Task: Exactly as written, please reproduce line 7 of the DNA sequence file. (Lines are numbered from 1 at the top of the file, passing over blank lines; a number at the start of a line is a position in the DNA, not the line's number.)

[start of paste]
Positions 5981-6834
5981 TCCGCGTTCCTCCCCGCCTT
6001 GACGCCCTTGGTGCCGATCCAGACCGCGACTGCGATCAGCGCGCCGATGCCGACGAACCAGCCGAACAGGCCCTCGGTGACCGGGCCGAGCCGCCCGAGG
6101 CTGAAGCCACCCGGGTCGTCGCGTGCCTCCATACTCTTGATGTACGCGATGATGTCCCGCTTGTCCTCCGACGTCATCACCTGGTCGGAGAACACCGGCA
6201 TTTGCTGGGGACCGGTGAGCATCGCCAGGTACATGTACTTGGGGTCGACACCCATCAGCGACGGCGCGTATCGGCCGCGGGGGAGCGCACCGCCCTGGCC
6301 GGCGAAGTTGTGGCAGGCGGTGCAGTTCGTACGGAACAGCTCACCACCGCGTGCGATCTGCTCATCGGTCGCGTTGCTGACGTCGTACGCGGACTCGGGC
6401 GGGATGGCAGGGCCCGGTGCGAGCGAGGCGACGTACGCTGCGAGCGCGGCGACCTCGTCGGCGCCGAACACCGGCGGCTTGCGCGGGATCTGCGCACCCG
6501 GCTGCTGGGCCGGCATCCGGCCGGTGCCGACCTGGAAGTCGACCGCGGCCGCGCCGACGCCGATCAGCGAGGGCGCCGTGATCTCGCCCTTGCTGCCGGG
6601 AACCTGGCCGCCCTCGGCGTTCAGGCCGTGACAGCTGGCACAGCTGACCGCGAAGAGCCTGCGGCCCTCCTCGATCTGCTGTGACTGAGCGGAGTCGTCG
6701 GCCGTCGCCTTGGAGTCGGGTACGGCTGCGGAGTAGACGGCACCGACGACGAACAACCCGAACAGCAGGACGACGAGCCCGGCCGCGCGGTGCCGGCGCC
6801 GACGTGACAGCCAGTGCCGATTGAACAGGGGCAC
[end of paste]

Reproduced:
6401 GGGATGGCAGGGCCCGGTGCGAGCGAGGCGACGTACGCTGCGAGCGCGGCGACCTCGTCGGCGCCGAACACCGGCGGCTTGCGCGGGATCTGCGCACCCG